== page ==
Head of Hatshepsut or Thutmose III
Egyptian, Classical, Ancient Near Eastern Art
On View: Egypt Reborn: Art for Eternity, Old Kingdom to 18th Dynasty, Egyptian Galleries, 3rd Floor
If the name on a statue is no longer preserved, archaeologists rely on stylistic analysis to identify its subject. Though this head has often been called Thutmose III, recent research suggests that it actually represents the female pharaoh Hatshepsut. The male ruler Thutmose was usually depicted with a rounder, more delicate face.
The feather pattern visible at the back of the head shows that the original statue depicted its plumage and wings of the falcon god Horus, symbolizing kingship.
ca. 1479-1425 B.C.E.
Charles Edwin Wilbour Fund
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Head of Hatshepsut or Thutmose III, ca. 1479-1425 B.C.E. Granite, Height: 10 3/8 in. (26.3 cm). Brooklyn Museum, Charles Edwin Wilbour Fund, 55.118. Creative Commons-BY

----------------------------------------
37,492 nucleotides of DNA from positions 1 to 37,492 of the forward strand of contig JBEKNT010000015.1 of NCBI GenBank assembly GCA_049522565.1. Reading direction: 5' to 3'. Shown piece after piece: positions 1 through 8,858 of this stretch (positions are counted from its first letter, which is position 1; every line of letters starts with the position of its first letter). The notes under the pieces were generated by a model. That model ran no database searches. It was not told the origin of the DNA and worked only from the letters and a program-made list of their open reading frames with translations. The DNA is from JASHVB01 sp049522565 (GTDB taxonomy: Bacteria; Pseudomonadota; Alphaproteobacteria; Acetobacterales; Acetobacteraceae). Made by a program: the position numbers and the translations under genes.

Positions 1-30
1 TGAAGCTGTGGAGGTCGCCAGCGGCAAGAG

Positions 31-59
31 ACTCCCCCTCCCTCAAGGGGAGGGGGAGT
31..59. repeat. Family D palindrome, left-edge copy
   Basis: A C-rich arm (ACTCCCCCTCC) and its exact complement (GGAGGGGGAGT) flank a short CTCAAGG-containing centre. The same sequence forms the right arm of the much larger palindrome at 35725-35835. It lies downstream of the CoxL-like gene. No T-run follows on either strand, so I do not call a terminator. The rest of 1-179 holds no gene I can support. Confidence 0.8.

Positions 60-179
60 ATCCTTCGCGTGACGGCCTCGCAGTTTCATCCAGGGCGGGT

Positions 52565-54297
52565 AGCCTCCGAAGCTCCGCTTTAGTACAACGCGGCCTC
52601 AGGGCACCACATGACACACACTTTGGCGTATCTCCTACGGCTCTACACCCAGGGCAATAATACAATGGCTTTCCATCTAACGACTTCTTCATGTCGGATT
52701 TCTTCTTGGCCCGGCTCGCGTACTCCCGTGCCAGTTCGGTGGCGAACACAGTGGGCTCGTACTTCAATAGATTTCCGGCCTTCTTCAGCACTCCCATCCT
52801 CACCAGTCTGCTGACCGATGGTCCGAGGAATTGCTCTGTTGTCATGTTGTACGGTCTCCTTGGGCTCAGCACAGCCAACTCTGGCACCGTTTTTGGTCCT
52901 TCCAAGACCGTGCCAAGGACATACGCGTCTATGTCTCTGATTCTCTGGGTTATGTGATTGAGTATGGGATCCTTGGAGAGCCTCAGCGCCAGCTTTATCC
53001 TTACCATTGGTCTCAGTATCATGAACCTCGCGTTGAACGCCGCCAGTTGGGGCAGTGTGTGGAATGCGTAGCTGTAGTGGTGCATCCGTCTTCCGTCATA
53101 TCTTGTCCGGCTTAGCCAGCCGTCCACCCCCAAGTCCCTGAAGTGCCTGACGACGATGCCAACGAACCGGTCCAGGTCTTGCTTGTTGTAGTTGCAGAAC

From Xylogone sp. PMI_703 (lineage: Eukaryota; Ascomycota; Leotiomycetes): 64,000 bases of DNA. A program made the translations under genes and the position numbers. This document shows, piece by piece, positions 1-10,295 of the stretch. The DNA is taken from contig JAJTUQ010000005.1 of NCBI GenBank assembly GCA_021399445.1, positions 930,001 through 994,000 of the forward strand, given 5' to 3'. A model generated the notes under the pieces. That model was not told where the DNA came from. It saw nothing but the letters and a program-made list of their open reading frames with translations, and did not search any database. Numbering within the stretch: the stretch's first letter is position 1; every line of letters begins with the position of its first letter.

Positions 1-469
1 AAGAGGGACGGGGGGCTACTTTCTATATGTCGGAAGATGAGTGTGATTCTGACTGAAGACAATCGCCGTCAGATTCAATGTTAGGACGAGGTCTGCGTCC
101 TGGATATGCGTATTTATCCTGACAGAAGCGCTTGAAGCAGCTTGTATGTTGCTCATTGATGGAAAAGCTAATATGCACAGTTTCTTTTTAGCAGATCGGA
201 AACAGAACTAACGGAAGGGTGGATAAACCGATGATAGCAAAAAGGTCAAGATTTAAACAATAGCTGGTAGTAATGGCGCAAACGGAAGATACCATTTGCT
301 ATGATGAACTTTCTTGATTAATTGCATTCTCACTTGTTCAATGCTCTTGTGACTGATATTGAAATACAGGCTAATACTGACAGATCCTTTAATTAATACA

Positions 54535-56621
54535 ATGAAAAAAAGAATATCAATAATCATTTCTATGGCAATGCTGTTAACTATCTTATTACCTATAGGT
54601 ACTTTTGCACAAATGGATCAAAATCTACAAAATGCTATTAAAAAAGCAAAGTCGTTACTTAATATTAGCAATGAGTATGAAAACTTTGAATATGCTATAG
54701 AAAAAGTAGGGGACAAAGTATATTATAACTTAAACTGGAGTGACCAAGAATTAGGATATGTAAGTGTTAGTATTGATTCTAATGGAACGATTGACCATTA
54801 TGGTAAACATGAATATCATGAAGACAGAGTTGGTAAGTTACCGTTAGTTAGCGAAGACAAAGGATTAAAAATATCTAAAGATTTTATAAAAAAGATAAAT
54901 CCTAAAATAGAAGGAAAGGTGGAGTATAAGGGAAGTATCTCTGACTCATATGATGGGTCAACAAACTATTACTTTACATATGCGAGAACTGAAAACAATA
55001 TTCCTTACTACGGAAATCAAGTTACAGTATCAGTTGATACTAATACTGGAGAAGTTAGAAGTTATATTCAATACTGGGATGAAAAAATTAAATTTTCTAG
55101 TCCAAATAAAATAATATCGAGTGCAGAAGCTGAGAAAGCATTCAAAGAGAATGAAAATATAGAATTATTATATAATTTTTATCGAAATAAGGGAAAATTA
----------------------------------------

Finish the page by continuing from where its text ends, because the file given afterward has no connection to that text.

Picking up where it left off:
3/4 front right, 55.118_threequarter_right_PS1.jpg. Brooklyn Museum photograph, 2006
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Black granite head of a king wearing nemes headdress. Conventionalized portrait. Probably of Tuthmosis III. Large uraeus with body in double loop. Strap for attachment of beard. At back of left side of nemes remains of conventionalized feathers presumably from figure of a bird, or bird detail, at rear of head.
Condition: Preserved only in face and front of head. Left eye chipped. Chin lost. Stone is cracked, nose lost.
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